Product Information

ActivIdentity AAA Server

Vendor:

ActiveIdentity

 

Price:

$1,990 for 25 users

Quick Read

Strengths:

Easy to use; lots of agents.

Weaknesses:

Can be complex to learn.

Verdict:

Robust and secure, AAA Server has agent support for all of the common servers and applications, including facilities to protect remote systems.

Rating Breakdown

SC Lab Reviews

Reviews from our expert team

Features:
Documentation:
Value for Money:
Performance:
Support:
Ease of Use:
4/5

Summary

ActivIdentity's AAA Server provides additional security to your network and servers with a slant towards Windows-based networks. It supports a wide variety of authentication devices, including smart cards, USB devices and a Soft Token for the PC.

The software is surprisingly simple to install and ships with a MSDE database, although you're free to use your existing ODBC-compliant database, including Microsoft's SQL Server or Oracle.

The server is managed through the ActivPack Administration Console. As with all products of this kind, you'll need to familiarise yourself with the system before you start trying to enable two-factor authentication, as it's quite a complex application to learn.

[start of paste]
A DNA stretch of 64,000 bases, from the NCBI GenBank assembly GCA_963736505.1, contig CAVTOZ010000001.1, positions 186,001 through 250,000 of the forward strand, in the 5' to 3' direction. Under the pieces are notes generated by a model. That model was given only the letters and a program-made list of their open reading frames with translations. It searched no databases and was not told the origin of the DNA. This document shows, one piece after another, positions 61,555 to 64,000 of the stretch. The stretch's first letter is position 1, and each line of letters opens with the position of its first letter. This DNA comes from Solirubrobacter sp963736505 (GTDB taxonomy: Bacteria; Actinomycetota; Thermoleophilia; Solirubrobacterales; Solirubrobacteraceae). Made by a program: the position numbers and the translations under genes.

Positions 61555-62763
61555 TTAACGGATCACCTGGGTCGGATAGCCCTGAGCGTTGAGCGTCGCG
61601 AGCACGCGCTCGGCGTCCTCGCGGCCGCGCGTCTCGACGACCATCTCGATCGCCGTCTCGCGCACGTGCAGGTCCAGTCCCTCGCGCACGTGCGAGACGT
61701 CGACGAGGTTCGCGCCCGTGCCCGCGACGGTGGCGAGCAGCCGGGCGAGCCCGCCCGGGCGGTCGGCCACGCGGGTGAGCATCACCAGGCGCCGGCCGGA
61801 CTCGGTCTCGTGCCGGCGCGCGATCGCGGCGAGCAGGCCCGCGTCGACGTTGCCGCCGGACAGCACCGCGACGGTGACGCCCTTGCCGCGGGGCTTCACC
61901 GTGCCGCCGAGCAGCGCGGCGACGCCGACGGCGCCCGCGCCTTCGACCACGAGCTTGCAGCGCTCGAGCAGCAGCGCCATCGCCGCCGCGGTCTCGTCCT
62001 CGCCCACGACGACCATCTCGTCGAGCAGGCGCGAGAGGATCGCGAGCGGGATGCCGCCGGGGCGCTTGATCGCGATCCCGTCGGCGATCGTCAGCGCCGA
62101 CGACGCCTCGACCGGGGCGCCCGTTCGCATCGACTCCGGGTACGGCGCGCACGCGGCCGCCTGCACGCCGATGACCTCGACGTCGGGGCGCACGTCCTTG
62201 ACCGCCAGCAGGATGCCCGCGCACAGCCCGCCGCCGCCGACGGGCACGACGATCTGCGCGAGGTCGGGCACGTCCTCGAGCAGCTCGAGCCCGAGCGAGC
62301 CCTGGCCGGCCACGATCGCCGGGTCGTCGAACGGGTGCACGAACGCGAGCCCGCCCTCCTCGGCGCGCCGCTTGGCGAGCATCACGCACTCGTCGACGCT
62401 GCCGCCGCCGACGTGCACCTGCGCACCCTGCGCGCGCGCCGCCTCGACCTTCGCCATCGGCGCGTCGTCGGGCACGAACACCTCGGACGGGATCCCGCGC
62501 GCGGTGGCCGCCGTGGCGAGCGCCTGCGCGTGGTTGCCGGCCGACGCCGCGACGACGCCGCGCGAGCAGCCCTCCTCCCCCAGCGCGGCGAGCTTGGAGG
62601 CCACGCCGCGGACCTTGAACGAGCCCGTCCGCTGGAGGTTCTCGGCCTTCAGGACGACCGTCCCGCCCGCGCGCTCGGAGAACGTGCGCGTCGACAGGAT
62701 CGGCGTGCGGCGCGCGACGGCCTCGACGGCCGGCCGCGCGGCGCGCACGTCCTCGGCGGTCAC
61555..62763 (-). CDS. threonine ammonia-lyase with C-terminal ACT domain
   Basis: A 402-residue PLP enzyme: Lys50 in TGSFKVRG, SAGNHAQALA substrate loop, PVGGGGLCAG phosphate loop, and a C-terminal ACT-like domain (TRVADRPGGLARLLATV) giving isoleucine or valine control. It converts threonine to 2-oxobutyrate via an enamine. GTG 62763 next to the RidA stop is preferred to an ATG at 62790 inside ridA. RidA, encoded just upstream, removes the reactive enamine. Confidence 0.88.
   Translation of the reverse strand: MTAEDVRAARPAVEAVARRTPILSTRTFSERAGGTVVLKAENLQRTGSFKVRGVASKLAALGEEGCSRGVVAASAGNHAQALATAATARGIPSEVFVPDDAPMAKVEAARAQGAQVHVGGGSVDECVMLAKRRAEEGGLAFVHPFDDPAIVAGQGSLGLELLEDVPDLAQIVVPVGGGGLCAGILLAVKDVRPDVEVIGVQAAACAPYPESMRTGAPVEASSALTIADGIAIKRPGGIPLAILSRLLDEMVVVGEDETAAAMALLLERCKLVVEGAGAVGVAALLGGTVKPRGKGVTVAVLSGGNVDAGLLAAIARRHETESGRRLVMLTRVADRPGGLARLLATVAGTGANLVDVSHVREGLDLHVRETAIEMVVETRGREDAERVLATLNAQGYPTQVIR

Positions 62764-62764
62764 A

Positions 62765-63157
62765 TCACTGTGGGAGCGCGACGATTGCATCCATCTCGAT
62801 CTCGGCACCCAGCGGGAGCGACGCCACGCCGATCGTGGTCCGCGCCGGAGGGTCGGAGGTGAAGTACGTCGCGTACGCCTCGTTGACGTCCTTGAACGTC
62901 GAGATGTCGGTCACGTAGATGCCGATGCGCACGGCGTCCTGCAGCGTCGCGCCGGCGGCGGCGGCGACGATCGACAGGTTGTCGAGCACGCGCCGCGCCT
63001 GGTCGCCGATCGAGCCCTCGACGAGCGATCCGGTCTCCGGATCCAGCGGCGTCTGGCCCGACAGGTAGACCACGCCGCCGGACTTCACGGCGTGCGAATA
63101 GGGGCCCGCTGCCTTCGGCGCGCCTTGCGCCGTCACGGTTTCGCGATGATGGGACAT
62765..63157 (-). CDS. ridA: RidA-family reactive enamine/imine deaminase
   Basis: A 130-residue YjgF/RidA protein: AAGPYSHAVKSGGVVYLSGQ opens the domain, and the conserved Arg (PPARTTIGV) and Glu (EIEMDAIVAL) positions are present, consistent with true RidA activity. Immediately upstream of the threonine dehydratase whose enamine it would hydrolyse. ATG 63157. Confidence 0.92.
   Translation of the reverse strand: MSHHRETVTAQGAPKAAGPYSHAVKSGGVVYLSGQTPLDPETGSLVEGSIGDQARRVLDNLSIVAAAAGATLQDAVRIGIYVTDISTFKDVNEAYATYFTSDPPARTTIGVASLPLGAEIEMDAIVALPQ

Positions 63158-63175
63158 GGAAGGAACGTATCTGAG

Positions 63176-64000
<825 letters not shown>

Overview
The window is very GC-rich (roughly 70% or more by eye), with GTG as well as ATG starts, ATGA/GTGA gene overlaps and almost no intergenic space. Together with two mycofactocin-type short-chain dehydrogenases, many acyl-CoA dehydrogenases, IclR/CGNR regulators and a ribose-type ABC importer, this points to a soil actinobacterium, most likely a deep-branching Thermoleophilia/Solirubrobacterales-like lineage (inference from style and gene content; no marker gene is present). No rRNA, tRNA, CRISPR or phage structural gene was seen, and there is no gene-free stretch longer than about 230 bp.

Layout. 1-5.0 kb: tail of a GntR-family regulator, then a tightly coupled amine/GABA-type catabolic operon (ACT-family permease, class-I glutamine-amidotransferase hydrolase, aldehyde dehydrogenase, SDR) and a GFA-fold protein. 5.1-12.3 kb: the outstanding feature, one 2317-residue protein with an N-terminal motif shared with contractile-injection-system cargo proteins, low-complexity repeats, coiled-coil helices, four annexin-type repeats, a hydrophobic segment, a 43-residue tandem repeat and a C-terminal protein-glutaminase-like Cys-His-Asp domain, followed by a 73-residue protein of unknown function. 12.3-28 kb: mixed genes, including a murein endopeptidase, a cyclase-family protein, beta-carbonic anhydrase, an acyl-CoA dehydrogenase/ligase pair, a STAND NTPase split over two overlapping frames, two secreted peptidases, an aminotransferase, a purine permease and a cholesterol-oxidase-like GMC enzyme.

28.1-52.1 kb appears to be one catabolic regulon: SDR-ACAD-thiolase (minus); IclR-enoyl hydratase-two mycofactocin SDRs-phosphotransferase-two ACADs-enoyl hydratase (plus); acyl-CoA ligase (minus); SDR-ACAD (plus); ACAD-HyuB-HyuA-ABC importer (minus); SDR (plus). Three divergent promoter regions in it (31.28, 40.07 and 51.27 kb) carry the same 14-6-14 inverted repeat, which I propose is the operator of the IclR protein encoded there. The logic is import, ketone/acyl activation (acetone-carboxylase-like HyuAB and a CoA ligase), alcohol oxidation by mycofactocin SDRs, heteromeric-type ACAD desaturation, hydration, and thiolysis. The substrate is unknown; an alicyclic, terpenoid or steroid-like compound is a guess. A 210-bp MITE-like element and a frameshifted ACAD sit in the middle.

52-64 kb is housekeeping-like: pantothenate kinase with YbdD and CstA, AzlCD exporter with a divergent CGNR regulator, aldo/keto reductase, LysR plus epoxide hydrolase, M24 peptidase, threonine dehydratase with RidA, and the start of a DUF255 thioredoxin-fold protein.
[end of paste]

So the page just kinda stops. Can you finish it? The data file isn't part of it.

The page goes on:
The Administration Console provides a single place from which to manage all your devices and profiles, which makes it easier to roll out the authentication over different platforms.

This product integrates with LDAP servers, so you can use your existing user data to define your authorisation policies. There's a high degree of granularity in these policies, so you define authentication procedures on a per-user or per-group basis.

For network control, the ActivClient, which you can circulate using your current software distribution package, is the heart of the PC's defence.

This client sits in front of Windows' standard log-on screen and requires a single-use code to be entered before the password screen. It's effective and very easy to use.

The AAA server can also apply its authentication to a wide range of other servers through its client agents. The support applications include IIS and Sun One web servers, Microsoft's Outlook Web interface, Terminal services, the most popular remote access servers (VPN and dial-up) and support for 802.1x implementations for wireless networks.

In each instance, the agent just adds an extra level of security to the existing authentication method, which means you don't have to go through any difficult integration procedures to get two-factor authentication to work.

Should a user forget their device and need to log on remotely, administrators can create a password with a specified lifespan, so that the user can still access to the required resource.

It's a flexible authentication server that helps you secure your local and remote systems.